I think the key is both what our motivations are and how we approach the situation–do we listen to others, try and understand their perspectives, and offer up constructive suggestions in a way that they can heard or are we just trying to make a point–that we are the bosses, we are right, and it’ll be our way or the highway.

I remember a kid’s movie my daughters used to watch called Matilda and the mean adult says to Matilda in this scary way: “I’m big and your small. I’m smart and your dumb”–clearly, this is intimidating, harmful, and not well-meaning.

Later in the day, in going over the events with my daughter, she half-jokingly says, “Well maybe the kid could’ve actually sold something, if they lowered the prices” 🙂

We both laughed knowing that neither the prices nor the products themselves can make up for the way people are treated–when they are torn down, rather than built up–the results are bad for business, but more important they are damaging to people.

We didn’t end up buying anything that day, but we both came away with a valuable life lesson about valuing human beings and encouraging and helping them to be more–not think of themselves as losers or failures–even a small boy knows this.

(Source Photo: here with attribution to Allen Ang, and these are not the people in the blog story.)

What Arms and Legs Can’t Touch

Unbelievable video of Nick Vujicic coaching people to believe in themselves.The catch is that Nick himself is missing all four limbs.Yet he shows how he can–without arms and legs–run, boat, dive, fish, water slide, play soccer, golf, and much more.I love when he says with conviction:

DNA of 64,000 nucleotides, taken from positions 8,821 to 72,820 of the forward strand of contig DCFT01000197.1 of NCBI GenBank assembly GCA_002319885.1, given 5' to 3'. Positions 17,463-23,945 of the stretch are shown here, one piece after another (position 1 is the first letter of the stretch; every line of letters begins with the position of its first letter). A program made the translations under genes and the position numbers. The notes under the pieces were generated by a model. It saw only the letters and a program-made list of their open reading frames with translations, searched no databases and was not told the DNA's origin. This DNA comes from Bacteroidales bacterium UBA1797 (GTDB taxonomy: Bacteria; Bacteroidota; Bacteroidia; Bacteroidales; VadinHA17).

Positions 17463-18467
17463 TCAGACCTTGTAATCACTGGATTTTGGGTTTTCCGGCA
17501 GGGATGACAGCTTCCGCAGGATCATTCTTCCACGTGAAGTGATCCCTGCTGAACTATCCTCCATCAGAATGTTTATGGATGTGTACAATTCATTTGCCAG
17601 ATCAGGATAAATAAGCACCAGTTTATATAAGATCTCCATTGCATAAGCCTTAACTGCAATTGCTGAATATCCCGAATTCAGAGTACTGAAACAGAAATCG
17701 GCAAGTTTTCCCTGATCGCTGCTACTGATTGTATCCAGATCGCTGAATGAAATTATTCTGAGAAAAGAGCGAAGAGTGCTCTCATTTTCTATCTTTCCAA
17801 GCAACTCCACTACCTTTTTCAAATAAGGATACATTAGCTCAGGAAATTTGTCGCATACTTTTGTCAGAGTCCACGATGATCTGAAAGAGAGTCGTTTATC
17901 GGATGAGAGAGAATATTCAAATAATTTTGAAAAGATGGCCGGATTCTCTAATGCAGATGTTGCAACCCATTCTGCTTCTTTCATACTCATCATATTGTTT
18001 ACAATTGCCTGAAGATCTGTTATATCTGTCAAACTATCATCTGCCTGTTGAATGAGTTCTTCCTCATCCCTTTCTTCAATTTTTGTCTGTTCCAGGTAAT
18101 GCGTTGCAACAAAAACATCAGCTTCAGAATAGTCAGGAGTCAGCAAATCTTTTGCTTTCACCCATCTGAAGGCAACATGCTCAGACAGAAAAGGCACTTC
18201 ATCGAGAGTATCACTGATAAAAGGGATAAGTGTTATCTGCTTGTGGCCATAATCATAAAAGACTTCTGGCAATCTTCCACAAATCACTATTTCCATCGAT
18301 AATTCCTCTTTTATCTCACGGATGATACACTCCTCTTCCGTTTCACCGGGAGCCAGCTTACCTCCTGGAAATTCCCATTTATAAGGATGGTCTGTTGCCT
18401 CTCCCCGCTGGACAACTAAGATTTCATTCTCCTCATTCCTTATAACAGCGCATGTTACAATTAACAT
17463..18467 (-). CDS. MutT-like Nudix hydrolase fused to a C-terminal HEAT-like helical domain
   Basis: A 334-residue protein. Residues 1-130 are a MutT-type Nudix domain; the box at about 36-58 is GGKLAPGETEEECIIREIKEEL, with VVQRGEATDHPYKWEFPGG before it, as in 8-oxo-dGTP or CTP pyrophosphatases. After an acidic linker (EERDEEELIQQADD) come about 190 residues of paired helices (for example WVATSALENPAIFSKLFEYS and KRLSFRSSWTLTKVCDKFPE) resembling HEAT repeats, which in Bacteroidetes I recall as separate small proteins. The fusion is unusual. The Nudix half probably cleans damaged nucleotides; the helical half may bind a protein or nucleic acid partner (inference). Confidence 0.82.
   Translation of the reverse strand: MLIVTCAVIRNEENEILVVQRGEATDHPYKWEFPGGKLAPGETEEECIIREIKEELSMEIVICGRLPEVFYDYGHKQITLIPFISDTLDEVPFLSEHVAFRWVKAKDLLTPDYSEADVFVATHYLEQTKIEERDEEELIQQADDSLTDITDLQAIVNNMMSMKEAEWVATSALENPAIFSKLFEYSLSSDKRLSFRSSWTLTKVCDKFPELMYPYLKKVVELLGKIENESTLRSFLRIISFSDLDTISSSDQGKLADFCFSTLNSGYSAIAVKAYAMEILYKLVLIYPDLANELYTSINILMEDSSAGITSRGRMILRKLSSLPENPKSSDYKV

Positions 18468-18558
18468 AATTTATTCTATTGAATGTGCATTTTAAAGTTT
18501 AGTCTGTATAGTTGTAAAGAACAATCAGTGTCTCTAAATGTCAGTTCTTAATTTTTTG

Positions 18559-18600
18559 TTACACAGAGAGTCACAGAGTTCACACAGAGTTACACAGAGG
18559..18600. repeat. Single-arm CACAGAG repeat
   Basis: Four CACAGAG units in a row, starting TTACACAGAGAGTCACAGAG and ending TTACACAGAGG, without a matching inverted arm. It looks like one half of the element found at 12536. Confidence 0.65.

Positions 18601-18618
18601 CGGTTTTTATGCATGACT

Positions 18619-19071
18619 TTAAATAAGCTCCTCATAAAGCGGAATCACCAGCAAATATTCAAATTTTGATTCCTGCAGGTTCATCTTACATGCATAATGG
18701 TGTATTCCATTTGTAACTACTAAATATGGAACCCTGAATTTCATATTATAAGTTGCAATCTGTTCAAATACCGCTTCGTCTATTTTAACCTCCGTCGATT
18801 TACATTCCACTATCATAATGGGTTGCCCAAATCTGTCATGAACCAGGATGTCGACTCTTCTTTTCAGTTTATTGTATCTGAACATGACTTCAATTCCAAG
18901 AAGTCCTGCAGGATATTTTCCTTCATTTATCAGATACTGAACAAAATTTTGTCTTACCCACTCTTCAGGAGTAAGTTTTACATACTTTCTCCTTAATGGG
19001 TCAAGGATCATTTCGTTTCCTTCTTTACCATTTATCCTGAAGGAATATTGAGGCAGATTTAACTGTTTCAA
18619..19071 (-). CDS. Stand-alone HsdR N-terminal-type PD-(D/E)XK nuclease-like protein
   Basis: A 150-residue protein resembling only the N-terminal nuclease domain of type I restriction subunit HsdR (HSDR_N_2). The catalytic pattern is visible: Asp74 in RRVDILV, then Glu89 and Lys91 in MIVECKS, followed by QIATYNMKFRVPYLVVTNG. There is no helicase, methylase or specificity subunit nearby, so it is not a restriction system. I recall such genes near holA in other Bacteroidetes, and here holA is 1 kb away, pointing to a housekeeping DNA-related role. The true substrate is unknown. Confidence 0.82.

– “Forget about what you don’t have. Be grateful for what you do have.”

– Don’t be angry at your life and at others.

– You are worthwhile and you are beautiful.

– You have the strength to conquer.

I am inspired–no, I am amazed–by this human being.

Sometimes, like now, when I see such courage and strength, I wonder how people do it!

Life is so challenging even when we have all our limbs and faculties…

I think that G-d must give a special gift to these people so they can inspire others and be role models for us.

So that when times are tough, we can remember them and be elevated to break our own barriers and limitations.

Helping Employees Find The Right Job Fit

I have a new article in Public CIO Magazine (August 2011) on the topic of how to handle poorly performing employees.

Finding the right candidate for a job is much like finding a spouse — it requires the right chemistry. There’s a critical difference between having great qualifications and being the right person for a particular job, which is a concept that organizational behavior specialist refer to as ‘person-job fit.'”

When you see employees struggling, try to bring them up to speed in every possible way. If that doesn’t work, help them find a better position to continue their path of professional and personal development.”

Read the rest of the article at Government Technology.
(Source Photo: here)

>Essential Leadership Do’s and Don’ts

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Below is a list of my top 15 recommended leadership attributes and the do’s and don’t for these.


For example, in managing people—do empower them; don’t micromanage. For supporting people—do back them; don’t undermine them. In terms of availability-do be approachable; don’t be disengaged. And so on…

While the list is not comprehensive, I believe it does give a good starting point for leaders to guide themselves with.

Overall, a good rule of thumb is to be the type of leader to your staff that you want your supervisor to be to you.

Common sense yes, but too often we expect (no, we demand) more from others than we do from ourselves.

This is counter-intuitive, because we need to start by working and improving on ourselves, where we can have the most immediate and true impact.

Now is a perfect time to start to lead by example and in a 360-degree fashion—because leadership is not a one-way street, but affects those above, below, and horizontal to us.

If we are great leaders, we can impact people from the trenches to the boardroom and all the customers and stakeholders concerned. That’s what ultimately makes it so important for us to focus on leadership and continually strive to improve in this.